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Obama's bank policy speech sends indexes tumbling

President Barack Obama's plan to change the way big banks make their money plunged the stock market back into the fear and uncertainty that marked the financial crisis.

Obama said Thursday that he would ask Congress for limits on how big banks can become and to end some of the risky trades financial companies use to supercharge their earnings. Investors sent stocks tumbling as they worried the plan would destabilize Wall Street's 10-month rally.

Traders fled from the banks with the most to lose. Bank of America, Citigroup Inc. and JPMorgan Chase & Co. each lost more than 5 percent.

Investors have known changes were coming to the nation's banking system, but the plan to reshape the way companies do business went beyond what some traders expected, and it raised concerns that profits would suffer.

Traders fled from the banks with the most to lose. Bank of America, Citigroup Inc. and JPMorgan Chase & Co. each lost more than 5 percent.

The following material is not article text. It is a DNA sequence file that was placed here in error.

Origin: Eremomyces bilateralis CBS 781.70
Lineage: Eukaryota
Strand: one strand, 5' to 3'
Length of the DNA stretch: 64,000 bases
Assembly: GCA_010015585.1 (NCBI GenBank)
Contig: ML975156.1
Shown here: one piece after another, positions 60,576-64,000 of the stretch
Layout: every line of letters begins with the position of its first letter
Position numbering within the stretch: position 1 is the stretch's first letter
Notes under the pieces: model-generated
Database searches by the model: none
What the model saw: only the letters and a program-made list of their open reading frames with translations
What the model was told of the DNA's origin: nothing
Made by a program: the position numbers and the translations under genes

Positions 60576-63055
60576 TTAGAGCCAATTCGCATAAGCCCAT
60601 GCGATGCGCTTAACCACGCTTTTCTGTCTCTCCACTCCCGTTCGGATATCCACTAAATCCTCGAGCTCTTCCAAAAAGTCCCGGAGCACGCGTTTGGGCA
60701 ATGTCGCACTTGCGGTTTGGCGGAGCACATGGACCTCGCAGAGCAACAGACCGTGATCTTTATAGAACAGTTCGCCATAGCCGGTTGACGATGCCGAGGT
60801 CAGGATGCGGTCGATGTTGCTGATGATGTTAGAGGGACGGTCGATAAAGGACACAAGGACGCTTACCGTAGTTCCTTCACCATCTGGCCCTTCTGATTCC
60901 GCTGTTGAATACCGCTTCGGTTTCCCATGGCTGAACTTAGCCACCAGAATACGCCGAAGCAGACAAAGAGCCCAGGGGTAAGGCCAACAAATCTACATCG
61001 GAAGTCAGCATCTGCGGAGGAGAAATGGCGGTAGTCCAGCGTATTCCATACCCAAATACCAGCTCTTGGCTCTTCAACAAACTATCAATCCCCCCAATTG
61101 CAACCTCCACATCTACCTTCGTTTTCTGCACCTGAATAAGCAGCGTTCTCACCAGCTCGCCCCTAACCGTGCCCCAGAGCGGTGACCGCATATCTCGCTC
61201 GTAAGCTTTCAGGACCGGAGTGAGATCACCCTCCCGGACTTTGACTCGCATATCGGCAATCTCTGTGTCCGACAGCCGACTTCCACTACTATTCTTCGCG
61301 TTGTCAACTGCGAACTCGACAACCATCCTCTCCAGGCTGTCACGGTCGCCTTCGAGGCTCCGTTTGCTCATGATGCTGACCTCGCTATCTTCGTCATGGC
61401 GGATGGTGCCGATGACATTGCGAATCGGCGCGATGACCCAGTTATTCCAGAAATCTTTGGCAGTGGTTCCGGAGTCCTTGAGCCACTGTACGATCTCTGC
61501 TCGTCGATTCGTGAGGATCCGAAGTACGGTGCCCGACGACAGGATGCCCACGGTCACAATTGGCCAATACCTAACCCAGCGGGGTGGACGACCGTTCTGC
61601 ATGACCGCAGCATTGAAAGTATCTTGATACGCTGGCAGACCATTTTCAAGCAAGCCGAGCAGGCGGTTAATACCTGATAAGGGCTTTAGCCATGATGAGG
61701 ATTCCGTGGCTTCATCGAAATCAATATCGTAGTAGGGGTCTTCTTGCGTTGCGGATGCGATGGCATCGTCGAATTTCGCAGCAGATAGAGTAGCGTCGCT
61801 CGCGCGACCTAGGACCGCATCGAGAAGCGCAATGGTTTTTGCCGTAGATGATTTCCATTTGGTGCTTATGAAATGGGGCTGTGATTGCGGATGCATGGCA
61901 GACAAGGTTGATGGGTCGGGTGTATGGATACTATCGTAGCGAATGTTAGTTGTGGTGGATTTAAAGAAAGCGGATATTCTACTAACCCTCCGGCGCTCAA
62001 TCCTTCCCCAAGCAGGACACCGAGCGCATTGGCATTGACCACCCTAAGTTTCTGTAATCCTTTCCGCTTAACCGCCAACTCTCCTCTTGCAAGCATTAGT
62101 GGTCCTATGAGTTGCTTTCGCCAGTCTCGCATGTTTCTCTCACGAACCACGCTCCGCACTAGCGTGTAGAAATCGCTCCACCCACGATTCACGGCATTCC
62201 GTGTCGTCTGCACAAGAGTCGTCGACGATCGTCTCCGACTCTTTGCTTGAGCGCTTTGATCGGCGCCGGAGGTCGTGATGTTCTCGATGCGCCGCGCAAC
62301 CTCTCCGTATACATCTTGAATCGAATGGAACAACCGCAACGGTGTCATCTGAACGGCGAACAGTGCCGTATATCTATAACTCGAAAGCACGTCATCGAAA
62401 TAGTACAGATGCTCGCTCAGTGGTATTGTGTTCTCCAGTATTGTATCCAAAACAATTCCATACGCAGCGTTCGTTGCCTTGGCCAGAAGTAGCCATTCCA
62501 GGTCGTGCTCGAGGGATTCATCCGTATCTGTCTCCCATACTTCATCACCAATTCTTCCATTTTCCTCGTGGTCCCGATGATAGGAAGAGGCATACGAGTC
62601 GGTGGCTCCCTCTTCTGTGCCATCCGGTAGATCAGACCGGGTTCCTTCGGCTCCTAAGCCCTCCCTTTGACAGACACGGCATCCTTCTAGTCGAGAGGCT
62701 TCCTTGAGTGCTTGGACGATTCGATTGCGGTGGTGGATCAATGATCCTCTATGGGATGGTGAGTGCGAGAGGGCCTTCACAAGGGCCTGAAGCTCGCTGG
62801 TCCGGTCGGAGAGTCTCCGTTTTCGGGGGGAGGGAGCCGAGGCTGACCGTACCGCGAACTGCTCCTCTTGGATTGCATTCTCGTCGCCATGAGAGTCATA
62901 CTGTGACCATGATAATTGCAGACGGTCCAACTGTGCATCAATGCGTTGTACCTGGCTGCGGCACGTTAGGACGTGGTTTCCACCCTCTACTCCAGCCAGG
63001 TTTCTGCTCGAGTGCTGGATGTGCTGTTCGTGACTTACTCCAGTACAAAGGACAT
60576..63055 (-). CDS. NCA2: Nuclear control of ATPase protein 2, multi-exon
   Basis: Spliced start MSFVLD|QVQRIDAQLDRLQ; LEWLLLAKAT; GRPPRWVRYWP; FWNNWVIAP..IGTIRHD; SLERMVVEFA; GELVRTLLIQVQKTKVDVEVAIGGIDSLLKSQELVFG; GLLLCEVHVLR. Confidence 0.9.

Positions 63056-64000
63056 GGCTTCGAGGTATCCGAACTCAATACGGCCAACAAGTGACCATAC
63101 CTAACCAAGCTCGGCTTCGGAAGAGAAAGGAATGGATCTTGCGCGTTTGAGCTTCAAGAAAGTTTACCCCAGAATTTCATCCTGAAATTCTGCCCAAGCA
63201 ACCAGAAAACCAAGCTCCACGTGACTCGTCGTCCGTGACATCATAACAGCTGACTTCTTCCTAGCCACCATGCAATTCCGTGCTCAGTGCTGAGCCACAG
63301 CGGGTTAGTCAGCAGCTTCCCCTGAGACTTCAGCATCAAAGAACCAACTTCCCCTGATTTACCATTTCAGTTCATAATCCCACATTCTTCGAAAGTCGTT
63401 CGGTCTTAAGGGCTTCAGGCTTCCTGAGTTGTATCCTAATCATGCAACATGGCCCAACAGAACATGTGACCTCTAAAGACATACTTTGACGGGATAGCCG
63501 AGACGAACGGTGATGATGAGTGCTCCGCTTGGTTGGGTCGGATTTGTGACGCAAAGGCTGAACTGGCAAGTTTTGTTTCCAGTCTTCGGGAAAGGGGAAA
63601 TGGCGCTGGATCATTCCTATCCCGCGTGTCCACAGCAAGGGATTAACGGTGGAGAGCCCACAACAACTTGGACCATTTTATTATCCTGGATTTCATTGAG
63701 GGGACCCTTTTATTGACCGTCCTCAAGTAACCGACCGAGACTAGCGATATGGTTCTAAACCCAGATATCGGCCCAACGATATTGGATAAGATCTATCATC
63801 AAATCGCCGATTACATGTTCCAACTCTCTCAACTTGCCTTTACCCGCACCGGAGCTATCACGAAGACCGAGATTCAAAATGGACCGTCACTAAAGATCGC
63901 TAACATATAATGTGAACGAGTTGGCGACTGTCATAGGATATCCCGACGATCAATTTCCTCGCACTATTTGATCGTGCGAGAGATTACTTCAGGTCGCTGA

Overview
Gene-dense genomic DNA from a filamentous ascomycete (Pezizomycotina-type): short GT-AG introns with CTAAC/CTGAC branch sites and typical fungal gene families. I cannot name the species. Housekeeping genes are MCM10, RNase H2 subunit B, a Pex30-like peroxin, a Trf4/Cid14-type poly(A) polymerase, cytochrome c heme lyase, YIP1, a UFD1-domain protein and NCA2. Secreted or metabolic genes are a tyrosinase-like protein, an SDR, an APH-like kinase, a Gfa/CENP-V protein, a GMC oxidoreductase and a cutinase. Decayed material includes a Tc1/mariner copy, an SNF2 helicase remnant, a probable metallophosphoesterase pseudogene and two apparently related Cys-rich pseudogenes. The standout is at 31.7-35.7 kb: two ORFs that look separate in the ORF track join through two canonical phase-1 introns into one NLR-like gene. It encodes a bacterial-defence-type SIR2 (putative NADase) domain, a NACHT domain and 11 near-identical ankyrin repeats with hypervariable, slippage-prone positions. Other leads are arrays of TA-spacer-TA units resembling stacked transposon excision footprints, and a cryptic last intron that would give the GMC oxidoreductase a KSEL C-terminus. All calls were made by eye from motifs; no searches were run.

Todd Leone, managing director of equity trading at Cowen & Co. in New York, said some rules need to be changed but that the government was reaching too far.

"They kind of stabbed themselves and there should be some limitations on them," Leone said of large financial companies. "But you have to let these guys run their businesses. I think they're too involved and I think that's why people are upset."The Dow Jones industrial average fell 213.27 points, or 2.01 percent, to 10,389.88, its biggest point and percentage drop since Oct. 30. The Standard & Poor's 500 index fell 21.56, or 1.89 percent, to 1,116.48. The Nasdaq composite index fell 25.55, or 1.12 percent, to 2,265.70.- AP

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